Ranking NHL players who need a Stanley Cup


As the Tampa Bay Lightning celebrated their second straight Stanley Cup championship last summer, my eyes were drawn to one player: defenseman David Savard.

He had played 597 NHL regular-season games and 37 more in the playoffs before the Columbus Blue Jackets traded him to the Lightning at the deadline. He walked into a locker room filled with newly fitted Stanley Cup rings from 2020, having never played for one yet in his career — no pressure, new guy.

After Game 5 against Montreal, Steven Stamkos collected the Stanley Cup from the commissioner and passed it to Victor Hedman, who then gave it to Savard. Hedman did this out of tradition: The longest-serving veteran who has yet to raise the Cup will usually receive it early in the celebration. Because he played hundreds of games in an unforgiving sport for that moment. Because he dreamed about it every day as a kid, from the driveway net to the local rink. Because the wait is finally over.

That’s why the Stanley Cup celebrations never get old: It will always be someone’s first time. In the 2022 NHL postseason, there are multitudes of players seeking their first drink from the Cup. Some are legends of the game, some are just entering their prime.

Here are my tiered rankings of the Cup-less wonders of the upcoming playoffs.

(And if you think there are some names missing from their tiers, you might want to skip to the end …)

The legends

Claude Giroux, Florida Panthers (34 years old)
Joe Pavelski, Dallas Stars (37)
Ryan Suter, Dallas Stars (37)
Joe Thornton, Florida Panthers (42)

Beard don’t lie: Thornton has played 1,712 regular-season games to lead all active players, and 186 playoff games, which is second only to Zdeno Chara among active players. He has played for the Stanley Cup once, with the San Jose Sharks in 2016. Pavelski was on that team, and then ran it back with the Stars in the 2020 bubble playoffs for a second crack at the Cup, falling short both times. Suter, his teammate on the Stars, has never advanced past the second round of the playoffs despite appearing in 1,277 regular-season games.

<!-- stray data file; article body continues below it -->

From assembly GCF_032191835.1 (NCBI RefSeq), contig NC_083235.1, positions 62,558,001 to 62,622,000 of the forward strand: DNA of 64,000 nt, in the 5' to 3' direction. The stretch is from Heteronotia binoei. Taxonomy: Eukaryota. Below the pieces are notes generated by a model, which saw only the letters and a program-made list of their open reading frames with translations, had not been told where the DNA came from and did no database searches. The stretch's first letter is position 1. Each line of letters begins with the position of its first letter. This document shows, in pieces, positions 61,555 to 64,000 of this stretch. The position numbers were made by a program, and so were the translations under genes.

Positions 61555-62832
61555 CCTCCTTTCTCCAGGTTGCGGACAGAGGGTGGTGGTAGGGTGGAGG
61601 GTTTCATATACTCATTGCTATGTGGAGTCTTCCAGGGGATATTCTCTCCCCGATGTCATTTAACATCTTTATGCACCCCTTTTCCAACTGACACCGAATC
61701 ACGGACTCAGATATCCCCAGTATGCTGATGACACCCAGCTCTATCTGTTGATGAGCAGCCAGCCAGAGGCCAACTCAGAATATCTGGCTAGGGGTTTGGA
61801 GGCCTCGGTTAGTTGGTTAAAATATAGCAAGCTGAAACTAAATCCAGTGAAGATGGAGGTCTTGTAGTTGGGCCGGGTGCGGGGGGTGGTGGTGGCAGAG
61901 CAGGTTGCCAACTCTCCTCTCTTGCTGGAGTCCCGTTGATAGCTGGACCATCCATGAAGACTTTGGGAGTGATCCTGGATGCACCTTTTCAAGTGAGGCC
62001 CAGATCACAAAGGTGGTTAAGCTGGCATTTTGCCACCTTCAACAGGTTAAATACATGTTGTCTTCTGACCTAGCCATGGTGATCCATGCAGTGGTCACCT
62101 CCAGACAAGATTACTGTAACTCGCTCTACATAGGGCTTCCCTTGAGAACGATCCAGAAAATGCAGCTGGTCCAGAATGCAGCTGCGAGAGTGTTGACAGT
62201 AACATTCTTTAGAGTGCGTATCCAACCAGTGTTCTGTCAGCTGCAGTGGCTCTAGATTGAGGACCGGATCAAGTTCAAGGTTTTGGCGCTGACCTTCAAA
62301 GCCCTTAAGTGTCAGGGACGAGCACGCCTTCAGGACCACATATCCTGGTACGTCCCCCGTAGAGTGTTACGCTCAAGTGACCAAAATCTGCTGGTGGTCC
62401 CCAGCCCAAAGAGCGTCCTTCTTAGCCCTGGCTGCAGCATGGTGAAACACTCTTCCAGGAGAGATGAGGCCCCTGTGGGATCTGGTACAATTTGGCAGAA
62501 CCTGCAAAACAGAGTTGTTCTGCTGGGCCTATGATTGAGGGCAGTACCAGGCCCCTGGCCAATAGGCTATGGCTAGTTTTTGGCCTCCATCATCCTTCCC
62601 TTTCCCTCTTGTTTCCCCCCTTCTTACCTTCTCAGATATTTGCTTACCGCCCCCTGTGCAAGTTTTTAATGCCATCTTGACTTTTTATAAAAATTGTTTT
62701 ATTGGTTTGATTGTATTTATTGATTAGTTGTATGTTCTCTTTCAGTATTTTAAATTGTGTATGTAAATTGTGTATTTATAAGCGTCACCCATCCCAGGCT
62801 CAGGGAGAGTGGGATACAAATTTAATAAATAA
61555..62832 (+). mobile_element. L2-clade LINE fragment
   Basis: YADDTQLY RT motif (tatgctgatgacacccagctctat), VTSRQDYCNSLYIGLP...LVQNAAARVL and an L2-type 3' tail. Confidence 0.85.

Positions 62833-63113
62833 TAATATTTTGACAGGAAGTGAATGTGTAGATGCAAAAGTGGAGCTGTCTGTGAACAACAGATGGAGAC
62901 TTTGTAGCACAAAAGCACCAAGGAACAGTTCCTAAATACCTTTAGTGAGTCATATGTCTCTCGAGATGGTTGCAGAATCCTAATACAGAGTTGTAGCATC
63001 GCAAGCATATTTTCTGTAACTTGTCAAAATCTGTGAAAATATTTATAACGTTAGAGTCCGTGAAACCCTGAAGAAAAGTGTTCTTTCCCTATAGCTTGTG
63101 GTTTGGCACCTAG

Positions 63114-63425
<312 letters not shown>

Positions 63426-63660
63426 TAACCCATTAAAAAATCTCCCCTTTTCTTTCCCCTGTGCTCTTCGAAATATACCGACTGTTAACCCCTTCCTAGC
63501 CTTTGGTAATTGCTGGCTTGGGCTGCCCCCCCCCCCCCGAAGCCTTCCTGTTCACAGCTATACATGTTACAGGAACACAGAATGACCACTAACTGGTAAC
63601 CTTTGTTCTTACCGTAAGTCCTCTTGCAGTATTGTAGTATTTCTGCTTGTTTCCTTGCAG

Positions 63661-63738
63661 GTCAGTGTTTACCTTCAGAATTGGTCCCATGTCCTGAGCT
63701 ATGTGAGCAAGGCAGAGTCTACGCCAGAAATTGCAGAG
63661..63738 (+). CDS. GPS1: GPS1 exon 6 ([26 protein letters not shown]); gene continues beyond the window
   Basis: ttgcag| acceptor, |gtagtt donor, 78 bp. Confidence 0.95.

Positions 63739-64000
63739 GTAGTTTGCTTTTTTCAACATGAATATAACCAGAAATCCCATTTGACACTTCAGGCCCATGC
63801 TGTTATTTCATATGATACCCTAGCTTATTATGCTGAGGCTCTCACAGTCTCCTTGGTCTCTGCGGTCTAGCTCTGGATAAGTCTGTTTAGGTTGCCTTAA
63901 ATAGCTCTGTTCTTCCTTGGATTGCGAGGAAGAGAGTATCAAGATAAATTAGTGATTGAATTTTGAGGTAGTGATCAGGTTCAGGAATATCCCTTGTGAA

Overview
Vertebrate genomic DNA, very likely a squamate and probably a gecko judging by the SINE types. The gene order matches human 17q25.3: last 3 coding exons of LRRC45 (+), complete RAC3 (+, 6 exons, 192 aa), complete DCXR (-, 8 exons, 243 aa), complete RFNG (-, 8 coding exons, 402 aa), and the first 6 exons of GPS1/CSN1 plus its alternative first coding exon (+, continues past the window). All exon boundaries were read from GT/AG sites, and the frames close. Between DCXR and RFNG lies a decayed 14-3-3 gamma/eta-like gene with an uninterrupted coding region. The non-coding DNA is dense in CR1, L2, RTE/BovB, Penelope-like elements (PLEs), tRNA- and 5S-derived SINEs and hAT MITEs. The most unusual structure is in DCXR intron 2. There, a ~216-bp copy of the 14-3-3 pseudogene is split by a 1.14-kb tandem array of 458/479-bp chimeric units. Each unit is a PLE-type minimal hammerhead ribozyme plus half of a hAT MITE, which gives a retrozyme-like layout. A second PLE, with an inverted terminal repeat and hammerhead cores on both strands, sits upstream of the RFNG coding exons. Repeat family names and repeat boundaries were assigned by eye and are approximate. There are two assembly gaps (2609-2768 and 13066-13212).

Giroux’s only trip to the Final was in that wild 2010 series against the Chicago Blackhawks, forever remembered for Chris Pronger stealing pucks and Patrick Kane‘s Cup-winning goal puck potentially suffering the same fate.

As much as we recognize it’s the result of uncontrollable circumstances and therefore should not be weighed as the ultimate career validation … winning the Stanley Cup remains pretty career validating, you know?

Thornton doesn’t need one for validation. He’s going into the Hall of Fame as one of the greatest playmakers in NHL history. But the other three legacies would be bolstered with a ring.

Giroux helping the Panthers to their first Cup as a trade deadline coup would be the stuff of legend. Pavelski ending up with a Stanley Cup and three trips to the Final while being the fourth-leading active postseason goal-scorer — behind some guys named Ovechkin, Crosby and Malkin — would solidify his reputation as Captain Clutch.

The ‘old guy without a Cup’ tier

Derick Brassard, Edmonton Oilers (34 years old)
Andrew Cogliano, Colorado Avalanche (34)
Alexander Edler, Los Angeles Kings (35)
Nick Foligno, Boston Bruins (34)
Jack Johnson, Colorado Avalanche (35)
Ryan Reaves, New York Rangers (35)
Kris Russell, Edmonton Oilers (35 on May 2)
Mike Smith, Edmonton Oilers (40)
Mats Zuccarello, Minnesota Wild (34)

(Yes, we were also surprised to learn that Zuccarello turns 35 in September. But in fairness, that’s young for a Hobbit.)

The “old guy without a Cup,” as coined by my friend Sean McIndoe, is usually closer to Smith’s age bracket than some of these spry 34-year-olds are. In this tier ranking, these are veteran players who aren’t quite at the legendary level, but still notable. Think 40-year-old Kimmo Timonen winning with the Blackhawks in 2015, for example.

But each of these players has had the kind of career for which a Stanley Cup championship could conjure years of grunt-like sacrifice for whatever team they’re playing on. Russell fearlessly blocking shots. Reaves fearlessly taking (and delivering) punches. Cogliano’s consecutive games streak. Brassard having kicked around 10 different franchises. Johnson … well, having lived the interesting life of Jack Johnson, one supposes.